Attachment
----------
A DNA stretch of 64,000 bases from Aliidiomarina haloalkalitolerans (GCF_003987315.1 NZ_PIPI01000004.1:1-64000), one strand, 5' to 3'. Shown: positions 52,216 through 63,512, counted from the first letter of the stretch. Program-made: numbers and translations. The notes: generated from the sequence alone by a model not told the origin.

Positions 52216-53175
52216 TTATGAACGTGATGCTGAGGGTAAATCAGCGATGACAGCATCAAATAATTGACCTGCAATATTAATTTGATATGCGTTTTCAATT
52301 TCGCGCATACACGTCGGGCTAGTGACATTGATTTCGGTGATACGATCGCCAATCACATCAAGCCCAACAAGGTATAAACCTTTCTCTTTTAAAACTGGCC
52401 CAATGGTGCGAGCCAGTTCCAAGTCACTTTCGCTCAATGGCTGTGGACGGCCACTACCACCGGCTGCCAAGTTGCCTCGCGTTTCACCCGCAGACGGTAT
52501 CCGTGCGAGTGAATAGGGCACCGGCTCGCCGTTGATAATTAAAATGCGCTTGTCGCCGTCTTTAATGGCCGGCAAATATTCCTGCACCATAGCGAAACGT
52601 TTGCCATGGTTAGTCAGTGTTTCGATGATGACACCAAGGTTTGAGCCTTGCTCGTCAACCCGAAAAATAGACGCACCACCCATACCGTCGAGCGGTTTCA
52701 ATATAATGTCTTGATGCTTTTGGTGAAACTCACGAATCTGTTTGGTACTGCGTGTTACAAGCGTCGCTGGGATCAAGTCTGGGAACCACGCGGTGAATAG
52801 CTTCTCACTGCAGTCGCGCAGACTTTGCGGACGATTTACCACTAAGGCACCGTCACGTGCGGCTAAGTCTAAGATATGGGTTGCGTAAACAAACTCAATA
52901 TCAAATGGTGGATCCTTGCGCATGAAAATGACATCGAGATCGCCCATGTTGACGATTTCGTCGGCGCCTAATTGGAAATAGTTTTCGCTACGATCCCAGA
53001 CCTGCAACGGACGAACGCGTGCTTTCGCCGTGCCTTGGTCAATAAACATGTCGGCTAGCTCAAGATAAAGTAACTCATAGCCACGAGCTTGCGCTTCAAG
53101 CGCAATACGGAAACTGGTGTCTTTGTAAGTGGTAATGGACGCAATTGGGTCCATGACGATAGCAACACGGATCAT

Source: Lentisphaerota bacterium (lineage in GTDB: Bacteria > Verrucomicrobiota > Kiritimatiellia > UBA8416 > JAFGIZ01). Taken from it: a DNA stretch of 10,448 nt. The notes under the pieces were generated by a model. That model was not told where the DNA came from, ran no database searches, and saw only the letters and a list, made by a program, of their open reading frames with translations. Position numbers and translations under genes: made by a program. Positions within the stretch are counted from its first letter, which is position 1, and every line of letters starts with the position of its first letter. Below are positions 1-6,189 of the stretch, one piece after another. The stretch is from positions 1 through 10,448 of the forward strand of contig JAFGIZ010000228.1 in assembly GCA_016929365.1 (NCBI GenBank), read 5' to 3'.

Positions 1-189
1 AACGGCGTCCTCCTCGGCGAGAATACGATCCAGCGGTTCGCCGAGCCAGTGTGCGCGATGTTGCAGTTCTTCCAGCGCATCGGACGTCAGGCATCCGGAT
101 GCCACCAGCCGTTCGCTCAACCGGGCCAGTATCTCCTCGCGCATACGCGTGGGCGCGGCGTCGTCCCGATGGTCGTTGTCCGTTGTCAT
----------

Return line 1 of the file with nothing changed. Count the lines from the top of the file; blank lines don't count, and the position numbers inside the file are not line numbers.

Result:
A DNA stretch of 64,000 bases from Aliidiomarina haloalkalitolerans (GCF_003987315.1 NZ_PIPI01000004.1:1-64000), one strand, 5' to 3'. Shown: positions 52,216 through 63,512, counted from the first letter of the stretch. Program-made: numbers and translations. The notes: generated from the sequence alone by a model not told the origin.